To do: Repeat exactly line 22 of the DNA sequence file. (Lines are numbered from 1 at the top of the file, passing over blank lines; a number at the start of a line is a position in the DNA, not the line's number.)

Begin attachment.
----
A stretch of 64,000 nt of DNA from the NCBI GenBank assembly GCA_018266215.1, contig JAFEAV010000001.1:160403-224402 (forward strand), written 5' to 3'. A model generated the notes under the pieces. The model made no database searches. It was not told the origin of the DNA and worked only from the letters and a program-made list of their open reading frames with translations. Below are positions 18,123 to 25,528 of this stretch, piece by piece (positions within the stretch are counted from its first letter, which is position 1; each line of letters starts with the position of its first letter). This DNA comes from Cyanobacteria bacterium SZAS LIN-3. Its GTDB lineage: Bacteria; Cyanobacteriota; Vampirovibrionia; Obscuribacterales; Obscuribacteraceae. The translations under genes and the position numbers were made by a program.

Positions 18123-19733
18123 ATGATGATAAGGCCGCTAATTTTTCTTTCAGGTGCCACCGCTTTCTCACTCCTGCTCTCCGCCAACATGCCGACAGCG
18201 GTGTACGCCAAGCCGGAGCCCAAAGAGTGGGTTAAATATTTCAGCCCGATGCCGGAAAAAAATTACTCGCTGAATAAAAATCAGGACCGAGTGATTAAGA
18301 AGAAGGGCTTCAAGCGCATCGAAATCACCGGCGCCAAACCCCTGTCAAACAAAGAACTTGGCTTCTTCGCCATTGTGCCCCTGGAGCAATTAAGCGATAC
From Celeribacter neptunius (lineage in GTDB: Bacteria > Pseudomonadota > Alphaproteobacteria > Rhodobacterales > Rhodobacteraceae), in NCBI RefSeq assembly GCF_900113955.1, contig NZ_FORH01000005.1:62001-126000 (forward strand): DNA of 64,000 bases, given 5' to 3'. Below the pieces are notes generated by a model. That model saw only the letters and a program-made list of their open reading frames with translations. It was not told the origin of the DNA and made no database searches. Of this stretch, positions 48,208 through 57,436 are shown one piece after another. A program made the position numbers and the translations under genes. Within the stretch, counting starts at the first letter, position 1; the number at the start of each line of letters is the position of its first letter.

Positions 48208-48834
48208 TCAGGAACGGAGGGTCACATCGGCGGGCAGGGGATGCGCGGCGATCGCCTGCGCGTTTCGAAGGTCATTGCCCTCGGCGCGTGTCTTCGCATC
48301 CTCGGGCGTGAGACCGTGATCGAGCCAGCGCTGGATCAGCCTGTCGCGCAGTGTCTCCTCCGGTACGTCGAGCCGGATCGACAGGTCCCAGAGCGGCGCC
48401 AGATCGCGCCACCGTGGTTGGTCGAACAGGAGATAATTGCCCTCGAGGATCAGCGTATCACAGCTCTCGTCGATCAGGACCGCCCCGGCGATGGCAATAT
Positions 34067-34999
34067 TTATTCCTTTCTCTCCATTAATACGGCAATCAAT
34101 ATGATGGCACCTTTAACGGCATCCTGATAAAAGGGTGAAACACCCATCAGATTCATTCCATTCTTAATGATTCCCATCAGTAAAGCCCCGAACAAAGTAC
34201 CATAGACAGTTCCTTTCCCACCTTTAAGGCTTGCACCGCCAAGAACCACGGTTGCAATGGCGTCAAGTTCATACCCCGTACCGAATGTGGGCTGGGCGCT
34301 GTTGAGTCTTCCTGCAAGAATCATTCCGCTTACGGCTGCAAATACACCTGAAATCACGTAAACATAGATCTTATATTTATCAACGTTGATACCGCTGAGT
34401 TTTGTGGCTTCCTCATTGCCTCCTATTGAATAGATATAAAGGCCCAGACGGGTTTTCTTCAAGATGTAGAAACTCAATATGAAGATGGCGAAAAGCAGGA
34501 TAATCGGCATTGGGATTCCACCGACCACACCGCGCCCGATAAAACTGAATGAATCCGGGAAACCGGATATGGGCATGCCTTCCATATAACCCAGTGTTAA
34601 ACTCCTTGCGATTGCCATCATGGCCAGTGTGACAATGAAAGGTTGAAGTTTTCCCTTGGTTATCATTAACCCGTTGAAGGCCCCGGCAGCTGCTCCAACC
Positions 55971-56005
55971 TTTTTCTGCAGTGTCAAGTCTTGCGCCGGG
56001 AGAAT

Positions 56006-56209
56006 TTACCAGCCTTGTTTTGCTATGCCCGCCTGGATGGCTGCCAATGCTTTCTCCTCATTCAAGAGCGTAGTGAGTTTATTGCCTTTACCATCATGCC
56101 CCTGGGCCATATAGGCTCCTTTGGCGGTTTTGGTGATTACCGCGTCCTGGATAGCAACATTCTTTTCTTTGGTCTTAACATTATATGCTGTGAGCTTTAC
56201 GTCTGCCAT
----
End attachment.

Positions 56006-56209